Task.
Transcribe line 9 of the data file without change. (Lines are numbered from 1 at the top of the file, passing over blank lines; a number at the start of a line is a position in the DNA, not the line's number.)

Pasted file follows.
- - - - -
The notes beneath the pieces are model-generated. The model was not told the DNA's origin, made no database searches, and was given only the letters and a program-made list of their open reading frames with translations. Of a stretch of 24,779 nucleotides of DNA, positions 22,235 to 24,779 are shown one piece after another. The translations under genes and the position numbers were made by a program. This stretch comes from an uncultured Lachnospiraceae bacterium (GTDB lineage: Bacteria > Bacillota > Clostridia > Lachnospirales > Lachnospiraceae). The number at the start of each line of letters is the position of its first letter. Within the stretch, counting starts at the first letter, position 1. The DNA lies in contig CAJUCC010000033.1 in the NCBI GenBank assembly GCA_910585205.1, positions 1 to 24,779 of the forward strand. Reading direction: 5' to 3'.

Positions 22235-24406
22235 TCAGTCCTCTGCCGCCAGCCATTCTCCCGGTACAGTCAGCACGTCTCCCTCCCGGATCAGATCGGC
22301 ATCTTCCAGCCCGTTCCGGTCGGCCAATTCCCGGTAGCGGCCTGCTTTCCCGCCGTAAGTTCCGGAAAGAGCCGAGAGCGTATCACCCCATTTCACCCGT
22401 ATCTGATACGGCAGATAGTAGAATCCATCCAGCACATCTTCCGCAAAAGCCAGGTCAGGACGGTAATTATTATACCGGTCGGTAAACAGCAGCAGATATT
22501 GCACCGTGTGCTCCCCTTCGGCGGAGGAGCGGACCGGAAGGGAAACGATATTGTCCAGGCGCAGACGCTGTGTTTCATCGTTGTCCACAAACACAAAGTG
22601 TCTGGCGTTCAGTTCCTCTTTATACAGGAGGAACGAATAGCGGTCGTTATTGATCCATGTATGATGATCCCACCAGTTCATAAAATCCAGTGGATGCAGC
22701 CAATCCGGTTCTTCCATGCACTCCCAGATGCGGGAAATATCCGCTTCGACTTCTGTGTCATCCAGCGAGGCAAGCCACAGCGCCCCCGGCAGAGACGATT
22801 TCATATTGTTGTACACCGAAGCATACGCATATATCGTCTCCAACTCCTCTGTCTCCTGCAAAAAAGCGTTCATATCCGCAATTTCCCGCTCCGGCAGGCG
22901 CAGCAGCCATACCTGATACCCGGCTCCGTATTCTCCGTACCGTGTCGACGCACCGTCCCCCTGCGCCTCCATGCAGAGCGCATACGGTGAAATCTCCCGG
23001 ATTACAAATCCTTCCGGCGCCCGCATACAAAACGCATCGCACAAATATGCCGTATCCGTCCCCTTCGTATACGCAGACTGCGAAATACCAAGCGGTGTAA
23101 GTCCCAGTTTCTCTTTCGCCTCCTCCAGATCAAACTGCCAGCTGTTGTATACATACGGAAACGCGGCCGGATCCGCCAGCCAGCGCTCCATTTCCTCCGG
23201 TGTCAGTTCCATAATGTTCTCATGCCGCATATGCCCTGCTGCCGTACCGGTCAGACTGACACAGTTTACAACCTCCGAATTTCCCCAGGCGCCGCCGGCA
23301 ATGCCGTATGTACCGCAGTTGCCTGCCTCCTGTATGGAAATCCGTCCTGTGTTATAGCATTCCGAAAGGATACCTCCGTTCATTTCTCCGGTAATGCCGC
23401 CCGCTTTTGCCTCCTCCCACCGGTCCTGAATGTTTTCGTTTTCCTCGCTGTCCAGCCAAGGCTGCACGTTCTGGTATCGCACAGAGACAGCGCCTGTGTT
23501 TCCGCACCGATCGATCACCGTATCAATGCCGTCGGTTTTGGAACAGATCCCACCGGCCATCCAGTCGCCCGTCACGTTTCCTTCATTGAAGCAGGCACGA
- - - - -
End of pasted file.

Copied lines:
22801 TCATATTGTTGTACACCGAAGCATACGCATATATCGTCTCCAACTCCTCTGTCTCCTGCAAAAAAGCGTTCATATCCGCAATTTCCCGCTCCGGCAGGCG